Alethea Borman is looking forward to her second Arnold Classics competition next week when she hopes to reach the podium again, just as she did two years ago.
Arguably the country's foremost female bodybuilder, the 38-year-old mother of three is keen to impress at the event, which runs from 17 to 20 May at Sandton in Johannesburg, South Africa.
The Arnold Classic Africa features professional bodybuilding and related contests, amateur bodybuilding, strength and combat sports, a large health and fitness expo as well as youth events.
"I placed second at the Arnolds in 2016, becoming the first Namibian ever to win a medal at an international bodybuilding event," she tells The Namibian Sport proudly.
She earned her Arnold Classics Africa 2018 ticket through the IFFB world championships held in Paris, France at the start of December last year when she placed 13th overall.
"In August 2017, I participated at the Western Province championships, where I won my line-up and got permission for IFBB Africa and IFBB International to partake in the IFBB world championships in Biarritz, Paris," explained Borman.
A passionate athlete, her ambition goes beyond a podium finish at one of the International Federation of Bodybuilding and Fitness (IFBB) main events next week.
"My dream has been, since I was young, to become the first IFBB Pro elite athlete representing Namibia. So, this means to become the first professional bodybuilder representing my country, and secondly, my aim is to encourage women to look after their health," Borman noted.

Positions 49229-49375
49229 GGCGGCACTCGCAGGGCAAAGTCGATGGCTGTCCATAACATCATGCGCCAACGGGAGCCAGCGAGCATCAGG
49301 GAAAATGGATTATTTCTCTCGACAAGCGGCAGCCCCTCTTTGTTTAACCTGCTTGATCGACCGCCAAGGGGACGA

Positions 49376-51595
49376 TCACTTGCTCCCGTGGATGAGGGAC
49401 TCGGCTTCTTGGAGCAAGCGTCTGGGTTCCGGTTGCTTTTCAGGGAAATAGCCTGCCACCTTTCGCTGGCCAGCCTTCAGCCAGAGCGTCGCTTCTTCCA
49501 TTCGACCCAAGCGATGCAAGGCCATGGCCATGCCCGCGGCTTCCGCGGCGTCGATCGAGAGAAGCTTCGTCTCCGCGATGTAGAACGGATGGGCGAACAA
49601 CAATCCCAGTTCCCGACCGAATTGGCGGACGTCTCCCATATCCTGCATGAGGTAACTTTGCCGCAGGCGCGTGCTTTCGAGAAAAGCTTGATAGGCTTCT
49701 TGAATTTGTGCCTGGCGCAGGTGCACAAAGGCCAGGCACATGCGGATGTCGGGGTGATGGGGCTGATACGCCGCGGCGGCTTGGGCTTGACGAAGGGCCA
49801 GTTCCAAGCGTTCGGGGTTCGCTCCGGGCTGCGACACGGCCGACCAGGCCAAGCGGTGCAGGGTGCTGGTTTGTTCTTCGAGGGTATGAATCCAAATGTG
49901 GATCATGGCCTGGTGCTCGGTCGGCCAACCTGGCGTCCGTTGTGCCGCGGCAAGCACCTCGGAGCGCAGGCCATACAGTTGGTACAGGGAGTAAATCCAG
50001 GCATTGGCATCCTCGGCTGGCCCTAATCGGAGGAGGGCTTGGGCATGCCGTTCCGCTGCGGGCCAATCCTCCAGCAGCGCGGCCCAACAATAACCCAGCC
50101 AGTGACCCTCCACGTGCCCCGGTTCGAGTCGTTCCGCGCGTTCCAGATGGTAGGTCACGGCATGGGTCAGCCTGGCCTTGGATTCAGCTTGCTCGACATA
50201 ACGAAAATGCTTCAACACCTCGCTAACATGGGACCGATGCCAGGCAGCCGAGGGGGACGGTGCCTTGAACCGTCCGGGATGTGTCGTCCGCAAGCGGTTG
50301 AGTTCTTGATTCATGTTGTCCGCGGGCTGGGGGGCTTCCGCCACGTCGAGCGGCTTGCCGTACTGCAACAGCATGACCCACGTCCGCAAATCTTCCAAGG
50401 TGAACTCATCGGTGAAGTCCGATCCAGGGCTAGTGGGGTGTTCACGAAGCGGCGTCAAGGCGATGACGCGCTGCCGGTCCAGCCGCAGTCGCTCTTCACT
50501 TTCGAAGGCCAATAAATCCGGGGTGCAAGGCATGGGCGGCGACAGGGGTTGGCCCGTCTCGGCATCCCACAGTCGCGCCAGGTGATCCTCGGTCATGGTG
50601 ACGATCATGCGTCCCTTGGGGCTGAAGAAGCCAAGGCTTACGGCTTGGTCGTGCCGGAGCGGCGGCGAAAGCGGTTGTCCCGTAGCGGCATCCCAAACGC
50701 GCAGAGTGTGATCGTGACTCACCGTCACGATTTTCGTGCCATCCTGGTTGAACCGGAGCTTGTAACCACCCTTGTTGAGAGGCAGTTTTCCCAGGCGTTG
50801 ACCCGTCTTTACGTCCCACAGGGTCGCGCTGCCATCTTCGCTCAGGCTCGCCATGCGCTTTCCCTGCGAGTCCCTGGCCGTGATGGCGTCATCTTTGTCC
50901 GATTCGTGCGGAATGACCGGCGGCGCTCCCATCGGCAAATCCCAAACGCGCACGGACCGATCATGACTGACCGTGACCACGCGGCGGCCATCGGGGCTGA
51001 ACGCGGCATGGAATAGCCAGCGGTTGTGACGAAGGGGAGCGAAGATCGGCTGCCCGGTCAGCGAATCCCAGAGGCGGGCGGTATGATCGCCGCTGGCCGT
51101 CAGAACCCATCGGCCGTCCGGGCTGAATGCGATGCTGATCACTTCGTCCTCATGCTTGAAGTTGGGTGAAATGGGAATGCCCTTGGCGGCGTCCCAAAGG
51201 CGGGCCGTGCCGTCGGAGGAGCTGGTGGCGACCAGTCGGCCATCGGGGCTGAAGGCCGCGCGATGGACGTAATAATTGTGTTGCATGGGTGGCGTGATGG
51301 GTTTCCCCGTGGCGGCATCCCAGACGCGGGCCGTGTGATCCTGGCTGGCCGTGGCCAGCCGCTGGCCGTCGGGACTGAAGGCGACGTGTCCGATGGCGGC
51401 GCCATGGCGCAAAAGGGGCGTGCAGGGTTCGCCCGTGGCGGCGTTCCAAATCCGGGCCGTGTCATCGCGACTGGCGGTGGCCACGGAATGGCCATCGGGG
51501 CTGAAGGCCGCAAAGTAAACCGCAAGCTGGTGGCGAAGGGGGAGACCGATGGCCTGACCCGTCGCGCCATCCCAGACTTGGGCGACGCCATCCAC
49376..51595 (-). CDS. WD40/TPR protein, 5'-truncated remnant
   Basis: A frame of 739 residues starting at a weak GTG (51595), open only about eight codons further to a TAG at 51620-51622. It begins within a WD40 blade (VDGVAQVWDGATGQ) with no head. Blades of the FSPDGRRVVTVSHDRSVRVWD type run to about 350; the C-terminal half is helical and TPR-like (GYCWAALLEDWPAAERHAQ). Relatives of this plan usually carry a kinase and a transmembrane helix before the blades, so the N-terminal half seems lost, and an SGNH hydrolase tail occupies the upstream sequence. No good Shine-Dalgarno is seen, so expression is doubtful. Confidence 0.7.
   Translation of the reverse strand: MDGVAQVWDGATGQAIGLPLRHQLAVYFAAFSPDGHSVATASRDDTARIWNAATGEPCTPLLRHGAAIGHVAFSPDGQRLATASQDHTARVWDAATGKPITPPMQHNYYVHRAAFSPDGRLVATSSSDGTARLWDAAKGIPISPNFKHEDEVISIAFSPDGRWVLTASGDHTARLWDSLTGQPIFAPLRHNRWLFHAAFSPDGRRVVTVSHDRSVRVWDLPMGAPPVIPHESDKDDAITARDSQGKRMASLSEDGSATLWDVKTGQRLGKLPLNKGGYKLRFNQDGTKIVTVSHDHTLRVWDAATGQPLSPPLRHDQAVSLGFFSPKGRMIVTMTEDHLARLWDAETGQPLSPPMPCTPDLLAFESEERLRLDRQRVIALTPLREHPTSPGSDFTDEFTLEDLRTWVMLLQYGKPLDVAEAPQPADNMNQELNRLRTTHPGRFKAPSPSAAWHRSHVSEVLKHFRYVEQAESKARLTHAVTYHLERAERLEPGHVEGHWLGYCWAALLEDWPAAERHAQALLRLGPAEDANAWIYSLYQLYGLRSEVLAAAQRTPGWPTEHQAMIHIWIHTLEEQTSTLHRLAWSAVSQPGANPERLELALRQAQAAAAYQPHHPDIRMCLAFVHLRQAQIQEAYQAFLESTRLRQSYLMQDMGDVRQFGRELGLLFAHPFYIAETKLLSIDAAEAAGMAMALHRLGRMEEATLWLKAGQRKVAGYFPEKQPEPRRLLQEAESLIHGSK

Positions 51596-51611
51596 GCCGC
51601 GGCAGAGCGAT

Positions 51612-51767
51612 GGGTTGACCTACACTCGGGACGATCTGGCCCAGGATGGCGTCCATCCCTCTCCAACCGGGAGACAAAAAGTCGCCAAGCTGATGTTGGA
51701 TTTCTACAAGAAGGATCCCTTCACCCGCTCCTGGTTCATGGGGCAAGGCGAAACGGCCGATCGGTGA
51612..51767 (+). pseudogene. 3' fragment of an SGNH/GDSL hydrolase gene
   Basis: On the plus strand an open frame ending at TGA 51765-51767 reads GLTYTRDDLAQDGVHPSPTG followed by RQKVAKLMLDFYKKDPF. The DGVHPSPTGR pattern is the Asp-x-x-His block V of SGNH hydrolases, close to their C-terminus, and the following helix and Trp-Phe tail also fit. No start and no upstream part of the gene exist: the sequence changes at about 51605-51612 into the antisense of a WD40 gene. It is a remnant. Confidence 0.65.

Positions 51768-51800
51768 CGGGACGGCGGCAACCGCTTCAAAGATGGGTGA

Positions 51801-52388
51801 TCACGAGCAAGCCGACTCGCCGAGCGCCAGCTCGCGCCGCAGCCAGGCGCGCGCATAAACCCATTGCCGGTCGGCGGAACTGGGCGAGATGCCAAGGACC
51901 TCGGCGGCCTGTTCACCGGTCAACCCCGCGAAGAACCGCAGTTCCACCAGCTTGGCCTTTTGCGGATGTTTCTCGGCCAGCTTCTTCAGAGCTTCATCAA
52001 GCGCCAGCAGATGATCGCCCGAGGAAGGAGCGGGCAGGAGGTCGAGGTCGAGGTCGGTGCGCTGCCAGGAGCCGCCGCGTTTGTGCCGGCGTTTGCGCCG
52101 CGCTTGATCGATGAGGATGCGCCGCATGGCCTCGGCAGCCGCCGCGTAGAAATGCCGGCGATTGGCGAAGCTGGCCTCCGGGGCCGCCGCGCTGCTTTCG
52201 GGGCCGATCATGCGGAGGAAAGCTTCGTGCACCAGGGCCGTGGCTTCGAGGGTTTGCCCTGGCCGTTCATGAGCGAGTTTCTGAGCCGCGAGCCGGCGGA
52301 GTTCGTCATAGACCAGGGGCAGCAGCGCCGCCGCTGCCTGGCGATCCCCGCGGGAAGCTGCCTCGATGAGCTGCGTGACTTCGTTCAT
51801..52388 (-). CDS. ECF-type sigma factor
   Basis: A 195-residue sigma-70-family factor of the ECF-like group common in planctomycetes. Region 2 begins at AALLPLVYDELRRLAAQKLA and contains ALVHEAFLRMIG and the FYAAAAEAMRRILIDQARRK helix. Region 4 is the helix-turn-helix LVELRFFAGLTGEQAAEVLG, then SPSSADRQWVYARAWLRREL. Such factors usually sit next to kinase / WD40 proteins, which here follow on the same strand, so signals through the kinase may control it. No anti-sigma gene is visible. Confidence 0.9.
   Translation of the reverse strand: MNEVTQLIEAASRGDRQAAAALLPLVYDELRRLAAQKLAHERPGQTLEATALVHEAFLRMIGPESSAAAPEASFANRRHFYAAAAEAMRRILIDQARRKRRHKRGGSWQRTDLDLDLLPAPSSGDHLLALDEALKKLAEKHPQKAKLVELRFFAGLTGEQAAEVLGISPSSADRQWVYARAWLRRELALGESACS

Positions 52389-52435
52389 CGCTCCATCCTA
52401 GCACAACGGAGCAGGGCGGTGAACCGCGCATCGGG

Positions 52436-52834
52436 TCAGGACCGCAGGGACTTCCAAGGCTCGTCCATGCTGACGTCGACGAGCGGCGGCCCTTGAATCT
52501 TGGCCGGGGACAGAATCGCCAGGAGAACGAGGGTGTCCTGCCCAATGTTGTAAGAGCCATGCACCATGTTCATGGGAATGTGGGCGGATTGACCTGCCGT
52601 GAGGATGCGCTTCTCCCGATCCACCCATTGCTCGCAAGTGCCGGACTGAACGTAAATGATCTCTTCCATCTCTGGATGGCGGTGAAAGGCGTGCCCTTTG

"I'm a legal adviser, a mother of three children, married for nearly 16 years, but I find time to look after my body. It does take a lot out of you sometimes, but we women need to take care of ourselves too."
She derives her inspiration and desire to see others prosper from her close-knit family, who always have her back.
"My family, the Borman/Oppermans, are without doubt my number one fans. They have been supporting me since I was just 14 years old. I took part in my first bodybuilding event in 1994 at Mr Namibia Body Building. I was hooked since then," she enthuses.
"My husband is my constant friend, and always by my side. I am blessed to have these guys as my support. They are never negative, perhaps honest, but never negative about my sport."
Borman is hopeful that that support extends to the business community, whom she needs to help cover her costs for the Arnolds.
"I am training at Eight Plates' gym at Swakopmund, and still am not a sponsored athlete. Air Namibia have indicated they will sponsor my airfare to the Arnolds. I only have to pay airport taxes. I am very happy for that," said the Rehoboth native.
"I still need to pay for my accommodation, which is N$5 400 in total. In future, Id' like a sponsor that would support my every show I do. I normally compete about once a year internationally, so it's really costly," she explained.
"For the world champs, I had my friends, family, and Swakop Uranium and Eight Plates, who sponsored me to compete. All additional costs were paid by myself. But I must say, I realise I have a lot of friends because the world champs was very expensive, but my friends came through. I am truly blessed," said Borman.
Since her debut international competition was the IFBB Amateur Olympics in 2014, where she finished fourth, Borman has inched closer to fulfilling a lifelong dream of becoming a professional bodybuilder.
"Beyond Arnolds, I am hoping to get my pro card. If I do, I have to rest my body until next year to ensure I go for my first show well-conditioned," she added.
"I have been dieting since July 2017. I train two times daily from Monday to Friday, and Saturdays only once. So, by now, my body is tired, and I need to rest. It's been a hard year. But thanks to Eight Plates gym, where I train for free. They are really encouraging and supportive.